No. We teach people that they have rights, and these rights are secured by the principal documents that guarantee our civil liberties -- the Constitution and the Bill of Rights. Our nation's founders, who were keenly aware of the dangers posed by unchecked government power, created these documents to protect individuals from overzealous law enforcement officials.
For example, an informed individual who invokes his constitutional protections whenever a police officer asks to conduct a warrantless search is doing exactly what the founders intended. The catch is that these rights only apply if they are asserted properly and effectively. Otherwise, people may unwittingly waive these rights.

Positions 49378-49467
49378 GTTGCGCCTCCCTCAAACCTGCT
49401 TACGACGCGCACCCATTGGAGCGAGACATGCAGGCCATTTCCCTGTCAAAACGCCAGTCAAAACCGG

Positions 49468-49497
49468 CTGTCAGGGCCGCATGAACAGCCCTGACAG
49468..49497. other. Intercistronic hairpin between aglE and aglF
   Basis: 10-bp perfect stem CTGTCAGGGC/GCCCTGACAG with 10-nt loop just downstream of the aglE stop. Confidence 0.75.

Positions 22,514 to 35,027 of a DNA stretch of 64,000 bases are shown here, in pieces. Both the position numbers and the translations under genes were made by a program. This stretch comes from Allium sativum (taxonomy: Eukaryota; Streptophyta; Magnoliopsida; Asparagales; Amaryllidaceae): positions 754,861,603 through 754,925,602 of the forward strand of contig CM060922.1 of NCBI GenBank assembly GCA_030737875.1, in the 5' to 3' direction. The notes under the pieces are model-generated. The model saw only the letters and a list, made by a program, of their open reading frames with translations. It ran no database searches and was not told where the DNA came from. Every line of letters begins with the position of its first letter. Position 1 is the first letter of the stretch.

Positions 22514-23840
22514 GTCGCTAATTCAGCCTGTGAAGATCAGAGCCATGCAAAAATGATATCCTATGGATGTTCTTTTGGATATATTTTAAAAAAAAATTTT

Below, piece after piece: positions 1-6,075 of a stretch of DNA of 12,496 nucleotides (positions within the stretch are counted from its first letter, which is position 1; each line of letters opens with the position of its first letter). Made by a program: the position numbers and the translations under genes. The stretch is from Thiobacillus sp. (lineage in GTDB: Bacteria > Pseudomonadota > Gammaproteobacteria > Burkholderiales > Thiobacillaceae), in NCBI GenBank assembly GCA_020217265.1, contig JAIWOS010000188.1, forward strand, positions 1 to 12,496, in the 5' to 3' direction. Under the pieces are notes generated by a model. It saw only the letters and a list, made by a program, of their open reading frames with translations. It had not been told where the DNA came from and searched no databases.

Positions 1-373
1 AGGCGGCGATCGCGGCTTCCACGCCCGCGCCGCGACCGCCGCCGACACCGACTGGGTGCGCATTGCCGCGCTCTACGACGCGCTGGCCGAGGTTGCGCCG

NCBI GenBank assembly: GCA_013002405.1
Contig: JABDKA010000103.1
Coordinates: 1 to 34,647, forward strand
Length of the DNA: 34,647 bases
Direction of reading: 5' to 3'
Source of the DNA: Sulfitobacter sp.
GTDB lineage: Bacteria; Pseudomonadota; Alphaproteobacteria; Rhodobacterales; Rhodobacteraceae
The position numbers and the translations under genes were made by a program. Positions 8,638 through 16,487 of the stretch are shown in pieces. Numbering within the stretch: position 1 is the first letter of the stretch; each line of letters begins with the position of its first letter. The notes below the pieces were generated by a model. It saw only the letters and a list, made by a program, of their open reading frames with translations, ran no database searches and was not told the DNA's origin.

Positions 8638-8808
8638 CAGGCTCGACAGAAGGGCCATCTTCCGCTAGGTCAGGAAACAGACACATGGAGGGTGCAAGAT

While we don't condone engaging in illegal behavior of any kind, if an individual suspected of some criminal activity asserts his 4th Amendment right to refuse a search or his 5th Amendment right to not speak to police officers who are investigating him, and as a result it's more difficult for the State to secure a conviction, we see that as a victory for every citizen in this country, as it evidences that our individual liberties remain intact. That is precisely why it's so important for people to be educated in the laws that affect them, and to honestly be able to say "I know my rights!", because only when you know your rights can you assert them, can you protect them, can you stand up for them.